Howard Hawkins said he was working as a banker in Richmond, Va., when his wife died of heart and lung complications in 2007.
He said the loss caused him to suffer an emotional collapse.
“I didn’t respond well,” Hawkins said. “Material things didn’t mean much to me. I gave up my cars, house and money. I gave it to the church and became homeless.”
On Thursday, Hawkins told his story to about 280 people who gathered to share a free Thanksgiving meal sponsored by The Hope Center Rescue Mission off North Prospect Street in Hagerstown.
Hawkins said that after his mother died last year in Clear Spring, he moved into the Hope Center to turn his life around. The support and spiritual guidance, he said, worked wonders.
No longer homeless, Hawkins spends his time volunteering at the mission.
He said he does everything from running the front desk to helping at the organization’s thrift store.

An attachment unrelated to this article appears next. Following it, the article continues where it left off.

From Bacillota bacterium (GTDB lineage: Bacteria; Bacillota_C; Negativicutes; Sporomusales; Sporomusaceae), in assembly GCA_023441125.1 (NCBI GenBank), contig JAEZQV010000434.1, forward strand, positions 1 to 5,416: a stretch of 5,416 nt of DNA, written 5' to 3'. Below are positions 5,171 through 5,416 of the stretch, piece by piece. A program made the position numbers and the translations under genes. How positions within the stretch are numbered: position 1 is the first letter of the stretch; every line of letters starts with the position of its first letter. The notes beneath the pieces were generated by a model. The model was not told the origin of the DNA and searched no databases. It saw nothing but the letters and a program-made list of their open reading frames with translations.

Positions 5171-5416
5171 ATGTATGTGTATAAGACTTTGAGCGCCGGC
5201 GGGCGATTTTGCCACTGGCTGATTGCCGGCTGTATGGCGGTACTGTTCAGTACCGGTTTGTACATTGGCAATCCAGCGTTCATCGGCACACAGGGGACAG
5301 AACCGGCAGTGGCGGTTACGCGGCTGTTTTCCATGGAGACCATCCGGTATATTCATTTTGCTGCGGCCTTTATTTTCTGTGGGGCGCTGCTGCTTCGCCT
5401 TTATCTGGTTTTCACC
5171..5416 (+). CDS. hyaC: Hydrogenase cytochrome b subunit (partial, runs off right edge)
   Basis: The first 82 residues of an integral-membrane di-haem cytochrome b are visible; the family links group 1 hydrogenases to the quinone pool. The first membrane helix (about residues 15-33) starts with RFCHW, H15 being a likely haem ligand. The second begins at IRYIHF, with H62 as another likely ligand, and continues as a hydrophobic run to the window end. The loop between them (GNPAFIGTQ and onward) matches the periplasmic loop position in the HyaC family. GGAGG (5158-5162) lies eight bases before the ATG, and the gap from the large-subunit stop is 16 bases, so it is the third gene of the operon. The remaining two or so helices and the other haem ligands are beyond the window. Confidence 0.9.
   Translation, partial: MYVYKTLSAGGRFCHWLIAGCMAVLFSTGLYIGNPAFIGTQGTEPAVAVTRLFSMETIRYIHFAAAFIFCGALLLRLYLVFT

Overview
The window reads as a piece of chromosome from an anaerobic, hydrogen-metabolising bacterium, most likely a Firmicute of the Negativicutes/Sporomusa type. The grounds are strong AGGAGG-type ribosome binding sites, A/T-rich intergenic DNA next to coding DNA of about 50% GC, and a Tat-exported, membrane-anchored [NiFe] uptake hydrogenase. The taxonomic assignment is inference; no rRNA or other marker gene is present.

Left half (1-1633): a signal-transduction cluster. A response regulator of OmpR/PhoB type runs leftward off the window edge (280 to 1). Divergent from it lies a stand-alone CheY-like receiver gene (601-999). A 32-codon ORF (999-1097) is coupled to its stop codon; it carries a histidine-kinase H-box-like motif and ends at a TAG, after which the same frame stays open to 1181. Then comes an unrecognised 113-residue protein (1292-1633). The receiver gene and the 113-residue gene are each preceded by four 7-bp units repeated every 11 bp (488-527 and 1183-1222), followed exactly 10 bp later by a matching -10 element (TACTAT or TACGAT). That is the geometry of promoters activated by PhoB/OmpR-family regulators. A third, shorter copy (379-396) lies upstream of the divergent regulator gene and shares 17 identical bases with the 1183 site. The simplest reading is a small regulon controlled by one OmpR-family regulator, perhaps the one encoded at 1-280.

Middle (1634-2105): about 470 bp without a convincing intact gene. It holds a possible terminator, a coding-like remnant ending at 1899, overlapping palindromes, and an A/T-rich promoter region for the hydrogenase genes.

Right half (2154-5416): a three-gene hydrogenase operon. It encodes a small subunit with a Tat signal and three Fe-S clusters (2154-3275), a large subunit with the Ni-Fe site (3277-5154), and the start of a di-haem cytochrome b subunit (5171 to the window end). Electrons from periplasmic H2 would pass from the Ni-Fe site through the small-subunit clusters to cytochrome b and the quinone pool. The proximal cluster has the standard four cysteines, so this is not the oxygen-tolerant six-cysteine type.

“I didn’t feel like life was worthwhile,” Hawkins said of his existence before he came to the mission. “Now, I see God working through me ... It’s a way of giving back and feeling thankful.”
Sonny Shank, executive director of the Hope Center, said volunteers prepared enough food to serve 300 people on Thursday.
“We want to share God’s blessing with the community,” Shank said. “We want to thank (God) for what he’s done for us for the past year.”
Shank said the all-male shelter helps about 500 men each year. Those who stay the night also get a shower and a free meal.
In addition to Thursday’s dinner, which included turkey and other Thanksgiving standards, organizers set up an area for children while the adults participated in spiritual services, said Adrian Black, director of Wildside Youth Ministries, an organization associated with the Hope Center.
“This is a Thanksgiving feast, but we open up our other rooms to let kids come in and just play,” he said.
Many of the older children shot pool, while the younger ones played Battleship and made picture frames in a crafts class.
“It’s real fun. We get to eat and play,” 11-year old Hagerstown resident Jason Perez said.
Black said that although the event was open to the public, many of the people who attended lived in shelters or were from low-income families.